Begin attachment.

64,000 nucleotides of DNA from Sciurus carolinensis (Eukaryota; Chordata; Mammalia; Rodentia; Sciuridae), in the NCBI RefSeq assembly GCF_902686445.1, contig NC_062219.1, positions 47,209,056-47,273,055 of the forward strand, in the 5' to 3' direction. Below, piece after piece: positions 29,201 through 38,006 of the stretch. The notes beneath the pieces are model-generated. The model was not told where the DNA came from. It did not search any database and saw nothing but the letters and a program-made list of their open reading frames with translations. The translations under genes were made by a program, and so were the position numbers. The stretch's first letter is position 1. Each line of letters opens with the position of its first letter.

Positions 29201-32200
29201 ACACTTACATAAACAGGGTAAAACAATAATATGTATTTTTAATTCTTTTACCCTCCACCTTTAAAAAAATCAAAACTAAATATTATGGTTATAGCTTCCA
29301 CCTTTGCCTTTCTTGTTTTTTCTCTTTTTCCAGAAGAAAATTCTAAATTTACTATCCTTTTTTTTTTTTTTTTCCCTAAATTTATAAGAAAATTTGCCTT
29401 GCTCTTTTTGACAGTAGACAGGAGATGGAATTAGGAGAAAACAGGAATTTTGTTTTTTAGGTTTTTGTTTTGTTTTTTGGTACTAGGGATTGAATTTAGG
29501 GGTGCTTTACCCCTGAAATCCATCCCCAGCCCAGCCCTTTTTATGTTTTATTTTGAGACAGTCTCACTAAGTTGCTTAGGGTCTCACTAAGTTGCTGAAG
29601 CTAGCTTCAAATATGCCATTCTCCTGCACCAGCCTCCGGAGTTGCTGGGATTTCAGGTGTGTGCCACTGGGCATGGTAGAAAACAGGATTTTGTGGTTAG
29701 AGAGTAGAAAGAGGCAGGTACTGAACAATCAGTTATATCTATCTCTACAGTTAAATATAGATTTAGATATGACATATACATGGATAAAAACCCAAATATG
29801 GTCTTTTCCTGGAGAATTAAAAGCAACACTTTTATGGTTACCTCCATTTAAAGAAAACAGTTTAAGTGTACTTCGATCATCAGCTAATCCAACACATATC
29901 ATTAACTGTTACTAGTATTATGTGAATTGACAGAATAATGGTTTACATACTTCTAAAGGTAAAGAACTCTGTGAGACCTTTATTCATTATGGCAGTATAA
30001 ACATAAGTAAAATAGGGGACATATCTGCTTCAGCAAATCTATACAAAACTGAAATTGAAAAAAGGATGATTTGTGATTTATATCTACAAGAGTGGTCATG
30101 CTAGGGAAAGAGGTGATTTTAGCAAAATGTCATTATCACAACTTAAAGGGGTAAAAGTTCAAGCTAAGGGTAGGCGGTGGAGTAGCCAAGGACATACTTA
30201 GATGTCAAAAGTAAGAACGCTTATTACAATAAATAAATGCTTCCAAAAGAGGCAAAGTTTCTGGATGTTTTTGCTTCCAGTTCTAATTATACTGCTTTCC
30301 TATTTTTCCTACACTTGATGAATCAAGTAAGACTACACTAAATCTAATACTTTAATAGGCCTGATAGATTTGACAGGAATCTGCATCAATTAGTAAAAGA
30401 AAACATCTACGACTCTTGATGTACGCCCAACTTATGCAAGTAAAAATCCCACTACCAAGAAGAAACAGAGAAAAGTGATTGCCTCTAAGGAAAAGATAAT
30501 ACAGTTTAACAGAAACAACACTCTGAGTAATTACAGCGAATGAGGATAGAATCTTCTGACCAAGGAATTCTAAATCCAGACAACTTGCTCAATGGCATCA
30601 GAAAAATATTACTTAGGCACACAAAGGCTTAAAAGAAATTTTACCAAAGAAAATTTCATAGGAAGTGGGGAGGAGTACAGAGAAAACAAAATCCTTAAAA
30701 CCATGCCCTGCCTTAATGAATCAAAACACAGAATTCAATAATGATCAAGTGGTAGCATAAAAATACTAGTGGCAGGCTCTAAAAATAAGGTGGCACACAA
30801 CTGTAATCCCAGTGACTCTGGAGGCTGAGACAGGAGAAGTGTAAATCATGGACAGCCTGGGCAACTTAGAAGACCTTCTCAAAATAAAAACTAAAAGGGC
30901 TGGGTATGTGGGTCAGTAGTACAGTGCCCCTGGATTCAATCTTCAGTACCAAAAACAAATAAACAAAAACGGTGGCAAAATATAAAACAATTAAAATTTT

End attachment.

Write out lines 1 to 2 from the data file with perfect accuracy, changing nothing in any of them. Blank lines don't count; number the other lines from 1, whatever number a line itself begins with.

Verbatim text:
64,000 nucleotides of DNA from Sciurus carolinensis (Eukaryota; Chordata; Mammalia; Rodentia; Sciuridae), in the NCBI RefSeq assembly GCF_902686445.1, contig NC_062219.1, positions 47,209,056-47,273,055 of the forward strand, in the 5' to 3' direction. Below, piece after piece: positions 29,201 through 38,006 of the stretch. The notes beneath the pieces are model-generated. The model was not told where the DNA came from. It did not search any database and saw nothing but the letters and a program-made list of their open reading frames with translations. The translations under genes were made by a program, and so were the position numbers. The stretch's first letter is position 1. Each line of letters opens with the position of its first letter.

Positions 29201-32200